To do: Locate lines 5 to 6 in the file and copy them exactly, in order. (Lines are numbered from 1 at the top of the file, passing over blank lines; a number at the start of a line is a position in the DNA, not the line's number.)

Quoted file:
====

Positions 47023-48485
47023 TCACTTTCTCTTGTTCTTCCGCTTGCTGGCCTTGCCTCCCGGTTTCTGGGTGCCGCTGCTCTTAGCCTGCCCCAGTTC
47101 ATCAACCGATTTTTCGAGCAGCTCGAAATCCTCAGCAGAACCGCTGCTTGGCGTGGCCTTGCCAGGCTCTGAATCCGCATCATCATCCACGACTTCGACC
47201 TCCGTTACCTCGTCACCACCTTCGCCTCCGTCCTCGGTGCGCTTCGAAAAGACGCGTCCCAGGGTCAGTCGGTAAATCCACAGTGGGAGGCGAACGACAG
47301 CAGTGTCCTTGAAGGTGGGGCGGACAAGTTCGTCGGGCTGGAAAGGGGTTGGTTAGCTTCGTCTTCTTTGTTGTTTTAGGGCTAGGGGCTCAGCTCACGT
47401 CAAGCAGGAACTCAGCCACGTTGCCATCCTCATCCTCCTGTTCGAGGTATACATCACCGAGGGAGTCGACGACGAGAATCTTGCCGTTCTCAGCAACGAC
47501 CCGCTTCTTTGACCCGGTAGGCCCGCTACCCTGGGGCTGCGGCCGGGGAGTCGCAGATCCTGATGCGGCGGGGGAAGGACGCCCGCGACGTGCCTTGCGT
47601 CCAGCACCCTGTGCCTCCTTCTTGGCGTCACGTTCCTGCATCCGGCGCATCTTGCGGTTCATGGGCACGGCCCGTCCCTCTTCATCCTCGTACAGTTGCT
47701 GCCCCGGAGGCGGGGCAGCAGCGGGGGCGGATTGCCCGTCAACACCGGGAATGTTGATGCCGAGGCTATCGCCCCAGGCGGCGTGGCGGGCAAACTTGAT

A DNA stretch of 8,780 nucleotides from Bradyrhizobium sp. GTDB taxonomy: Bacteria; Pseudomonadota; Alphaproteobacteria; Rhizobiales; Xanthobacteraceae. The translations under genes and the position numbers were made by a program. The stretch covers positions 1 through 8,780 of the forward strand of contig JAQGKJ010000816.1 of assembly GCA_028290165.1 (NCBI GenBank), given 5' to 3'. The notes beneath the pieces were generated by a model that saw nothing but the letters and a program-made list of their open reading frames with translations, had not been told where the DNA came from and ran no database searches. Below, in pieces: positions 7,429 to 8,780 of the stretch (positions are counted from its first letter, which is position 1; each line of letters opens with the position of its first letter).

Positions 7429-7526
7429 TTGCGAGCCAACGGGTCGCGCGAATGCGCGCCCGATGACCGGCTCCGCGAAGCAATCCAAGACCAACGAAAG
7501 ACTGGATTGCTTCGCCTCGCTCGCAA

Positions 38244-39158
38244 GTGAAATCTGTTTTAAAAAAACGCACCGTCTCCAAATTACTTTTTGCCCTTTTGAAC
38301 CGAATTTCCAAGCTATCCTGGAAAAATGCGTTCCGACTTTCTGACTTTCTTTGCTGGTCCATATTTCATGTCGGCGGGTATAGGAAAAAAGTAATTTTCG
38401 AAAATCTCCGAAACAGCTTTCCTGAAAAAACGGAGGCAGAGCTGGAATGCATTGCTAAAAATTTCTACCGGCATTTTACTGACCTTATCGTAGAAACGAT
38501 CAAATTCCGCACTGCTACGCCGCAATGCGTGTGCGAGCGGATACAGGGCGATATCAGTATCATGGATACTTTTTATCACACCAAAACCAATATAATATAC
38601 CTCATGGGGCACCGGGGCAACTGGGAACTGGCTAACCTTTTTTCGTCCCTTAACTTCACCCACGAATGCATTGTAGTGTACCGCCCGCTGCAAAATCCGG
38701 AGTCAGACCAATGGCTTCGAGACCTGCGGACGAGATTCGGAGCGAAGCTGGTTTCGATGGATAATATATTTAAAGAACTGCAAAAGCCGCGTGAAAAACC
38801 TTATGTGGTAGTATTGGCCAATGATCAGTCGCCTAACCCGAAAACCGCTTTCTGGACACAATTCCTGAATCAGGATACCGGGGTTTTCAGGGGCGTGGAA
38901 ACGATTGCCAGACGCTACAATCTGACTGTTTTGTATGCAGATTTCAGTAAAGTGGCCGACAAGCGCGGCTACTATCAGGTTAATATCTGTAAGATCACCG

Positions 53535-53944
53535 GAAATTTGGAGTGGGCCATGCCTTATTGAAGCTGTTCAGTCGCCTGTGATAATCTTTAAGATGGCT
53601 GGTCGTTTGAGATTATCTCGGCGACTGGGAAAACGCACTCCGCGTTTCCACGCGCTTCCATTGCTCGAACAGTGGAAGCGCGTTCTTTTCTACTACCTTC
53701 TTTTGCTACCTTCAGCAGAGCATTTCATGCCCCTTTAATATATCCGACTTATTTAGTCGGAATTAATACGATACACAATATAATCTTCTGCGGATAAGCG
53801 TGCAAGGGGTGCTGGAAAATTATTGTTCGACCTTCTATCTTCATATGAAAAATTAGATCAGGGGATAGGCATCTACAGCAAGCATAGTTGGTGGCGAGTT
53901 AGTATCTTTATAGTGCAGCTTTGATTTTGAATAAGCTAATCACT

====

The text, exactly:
47301 CAGTGTCCTTGAAGGTGGGGCGGACAAGTTCGTCGGGCTGGAAAGGGGTTGGTTAGCTTCGTCTTCTTTGTTGTTTTAGGGCTAGGGGCTCAGCTCACGT
47401 CAAGCAGGAACTCAGCCACGTTGCCATCCTCATCCTCCTGTTCGAGGTATACATCACCGAGGGAGTCGACGACGAGAATCTTGCCGTTCTCAGCAACGAC